Quick fixes and revolving doors no way to political progress

The Alliance Party will debate the political situation at the Dunadry Hotel on Saturday – and will be told that people’s cynicism will only be overcome by an inclusive process which delivers a genuinely firm foundation upon which to rebuild the institutions.

In proposing the motion, Deputy Leader Naomi Long MLA will say:

“Public confidence in the political process is already at a low ebb and people are, quite rightly, fed-up with the lack of political progress and the constant grand-standing of local parties and the Governments.

“The Secretary of State has identified that the current situation of suspension cannot continue indefinitely; however, if he wants to see lasting progress made in the timescale he is outlining then he needs to get a serious, intensive and inclusive process underway now which can

actually address all of the barriers to restoration of the Assembly.

“The Governments know that the structural problems which plagued the last Assembly are still there. It would be reckless to attempt to restore the Assembly, without addressing those weaknesses as part of the process.

“We must have a proper review of those structures, to ensure that any new Assembly is constructed on a firm foundation and is built to last. The Governments simply cannot afford to take short-cuts to get the Assembly back on the road, knowing that the wheels will inevitably come off at the next bump.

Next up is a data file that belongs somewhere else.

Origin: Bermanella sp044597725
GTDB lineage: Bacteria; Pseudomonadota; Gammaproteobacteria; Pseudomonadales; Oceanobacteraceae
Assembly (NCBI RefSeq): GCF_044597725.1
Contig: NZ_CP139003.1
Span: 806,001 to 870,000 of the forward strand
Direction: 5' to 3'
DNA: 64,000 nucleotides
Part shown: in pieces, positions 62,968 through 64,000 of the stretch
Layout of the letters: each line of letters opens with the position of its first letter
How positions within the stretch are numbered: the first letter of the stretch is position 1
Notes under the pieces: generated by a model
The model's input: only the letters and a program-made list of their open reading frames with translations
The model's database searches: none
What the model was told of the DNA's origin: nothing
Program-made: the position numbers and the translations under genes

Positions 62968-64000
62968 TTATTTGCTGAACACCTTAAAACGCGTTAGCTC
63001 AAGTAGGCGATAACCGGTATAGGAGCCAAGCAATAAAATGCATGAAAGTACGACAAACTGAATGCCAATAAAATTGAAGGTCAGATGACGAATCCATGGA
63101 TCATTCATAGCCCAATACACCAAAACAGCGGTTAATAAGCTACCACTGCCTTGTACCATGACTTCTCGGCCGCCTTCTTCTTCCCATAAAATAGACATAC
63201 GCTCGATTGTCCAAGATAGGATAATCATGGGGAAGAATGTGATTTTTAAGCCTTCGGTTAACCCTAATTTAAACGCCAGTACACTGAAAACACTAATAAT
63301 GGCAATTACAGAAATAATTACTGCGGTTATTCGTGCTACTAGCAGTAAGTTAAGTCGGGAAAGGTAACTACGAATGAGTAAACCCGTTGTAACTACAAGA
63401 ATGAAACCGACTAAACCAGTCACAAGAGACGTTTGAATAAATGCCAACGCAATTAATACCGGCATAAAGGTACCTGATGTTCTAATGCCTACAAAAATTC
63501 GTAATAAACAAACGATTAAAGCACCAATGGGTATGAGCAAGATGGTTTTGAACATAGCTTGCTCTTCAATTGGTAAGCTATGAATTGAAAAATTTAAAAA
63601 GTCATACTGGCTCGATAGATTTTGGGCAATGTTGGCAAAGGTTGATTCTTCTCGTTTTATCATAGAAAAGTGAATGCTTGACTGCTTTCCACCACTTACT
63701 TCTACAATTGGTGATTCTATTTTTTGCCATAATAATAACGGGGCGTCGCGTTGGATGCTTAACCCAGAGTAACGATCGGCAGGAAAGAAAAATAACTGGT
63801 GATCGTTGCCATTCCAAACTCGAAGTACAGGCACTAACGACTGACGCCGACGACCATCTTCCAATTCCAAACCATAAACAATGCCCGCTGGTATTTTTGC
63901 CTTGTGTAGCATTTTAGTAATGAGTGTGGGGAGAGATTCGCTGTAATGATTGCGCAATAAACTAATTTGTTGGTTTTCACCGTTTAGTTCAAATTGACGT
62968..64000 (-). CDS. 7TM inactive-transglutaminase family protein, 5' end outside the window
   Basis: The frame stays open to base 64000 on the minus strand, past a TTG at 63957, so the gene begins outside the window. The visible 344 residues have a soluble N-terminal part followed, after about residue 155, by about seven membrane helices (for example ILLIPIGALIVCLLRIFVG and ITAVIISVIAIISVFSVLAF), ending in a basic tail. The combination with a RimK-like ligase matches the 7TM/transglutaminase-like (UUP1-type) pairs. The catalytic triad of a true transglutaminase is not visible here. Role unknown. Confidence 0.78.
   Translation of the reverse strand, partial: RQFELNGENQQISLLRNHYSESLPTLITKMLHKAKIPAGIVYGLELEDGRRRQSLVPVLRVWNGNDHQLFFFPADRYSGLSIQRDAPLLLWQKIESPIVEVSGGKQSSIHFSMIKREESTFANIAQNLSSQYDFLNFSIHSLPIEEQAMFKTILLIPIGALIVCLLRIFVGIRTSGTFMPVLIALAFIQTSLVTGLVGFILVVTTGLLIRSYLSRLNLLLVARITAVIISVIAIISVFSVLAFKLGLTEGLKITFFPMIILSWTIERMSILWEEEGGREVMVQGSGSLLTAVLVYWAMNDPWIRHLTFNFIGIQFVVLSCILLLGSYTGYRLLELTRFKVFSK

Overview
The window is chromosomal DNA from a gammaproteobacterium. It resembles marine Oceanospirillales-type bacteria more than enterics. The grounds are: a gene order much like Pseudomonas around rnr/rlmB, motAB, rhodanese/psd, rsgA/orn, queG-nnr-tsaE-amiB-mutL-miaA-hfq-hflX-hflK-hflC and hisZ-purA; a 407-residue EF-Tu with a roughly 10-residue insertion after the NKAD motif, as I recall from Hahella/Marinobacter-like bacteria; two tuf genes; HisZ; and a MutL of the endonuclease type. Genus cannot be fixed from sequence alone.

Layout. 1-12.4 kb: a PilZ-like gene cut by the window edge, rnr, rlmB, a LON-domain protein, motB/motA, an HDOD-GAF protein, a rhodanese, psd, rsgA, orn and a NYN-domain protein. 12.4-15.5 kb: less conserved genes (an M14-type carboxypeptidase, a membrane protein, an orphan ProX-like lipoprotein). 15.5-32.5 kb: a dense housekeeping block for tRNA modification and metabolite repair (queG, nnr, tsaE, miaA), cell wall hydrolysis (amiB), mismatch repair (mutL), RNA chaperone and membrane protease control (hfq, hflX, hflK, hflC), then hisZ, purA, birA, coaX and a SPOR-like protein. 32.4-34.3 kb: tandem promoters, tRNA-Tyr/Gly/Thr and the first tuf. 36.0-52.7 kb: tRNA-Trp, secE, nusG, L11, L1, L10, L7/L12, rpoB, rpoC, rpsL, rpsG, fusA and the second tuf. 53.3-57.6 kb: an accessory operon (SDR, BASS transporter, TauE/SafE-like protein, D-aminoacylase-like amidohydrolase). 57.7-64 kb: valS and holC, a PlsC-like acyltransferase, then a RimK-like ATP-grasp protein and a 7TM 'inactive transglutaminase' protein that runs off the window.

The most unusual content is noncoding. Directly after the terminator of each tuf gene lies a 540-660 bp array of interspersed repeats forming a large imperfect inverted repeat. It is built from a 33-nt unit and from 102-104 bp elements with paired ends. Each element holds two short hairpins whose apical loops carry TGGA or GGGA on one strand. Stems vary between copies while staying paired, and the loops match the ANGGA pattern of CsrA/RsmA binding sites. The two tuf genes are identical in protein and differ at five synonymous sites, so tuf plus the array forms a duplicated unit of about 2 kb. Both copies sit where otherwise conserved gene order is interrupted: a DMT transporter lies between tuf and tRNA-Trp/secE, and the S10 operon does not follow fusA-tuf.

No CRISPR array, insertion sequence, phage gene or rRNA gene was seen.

“More ‘revolving-door’ devolution, lasting a matter of weeks or months and ending in further suspension or total collapse will simply serve to completely erode what little public confidence remains in the whole project. People need a restored Assembly which lasts long enough to

actually deliver on the issues which really matter to us all – health, education, the environment, the economy, water charges.

“Whilst the two Governments have a particular responsibility in this process, it is way past time that the other parties asked themselves whether they are serious about consensus politics and delivering real leadership for the benefit of all, or whether they would prefer to

continue to shirk responsibility and just settle for direct rule, joint authority and a permanent sectarian stand-off.

“The posturing and game-playing must end now – parties need to be honest with the people about whether they have a genuine appetite for cross-party agreement, and if they are serious get on with it.”

Motion seconder, Alliance General Secretary Stephen Farry, will add:

“Eight years on from April 1998, it must be clear that all is not well with the Agreement. We have seen changes in this society for the better, but it must be surely clear to all that the institutions as designed are simply not working.

“Meanwhile, the deep structural problems remain. Sectarianism and segregation continue to cripple our economy while a culture of lawlessness pervades in many parts of Northern Ireland.

“Some would have you believe that this is all due to the faults of the two Governments, or breaches of faith on the part of Nationalists or Unionists. This is simply denial. They are not only mistakes with implementation, but flaws within the Agreement themselves.

“Politicians are rewarded for being as extreme and as inflexible as they like. Executive ministers are not encouraged to look out for the interests of the community as a whole, but just their own tradition. This is no way to govern a country.

“Those who stick their heads in the sand and pretend everything is well with the Agreement are an obstacle to progress. They are ‘Agreement fundamentalists’. The Governments have accepted the need for changes to be made to the Agreement. But I am concerned that the

Governments have only come to this conclusion due to the new electoral context with the rise of the extremes, rather than any appreciation of the much deeper problems with the Agreement.

“Quick fixes simply will not do.”


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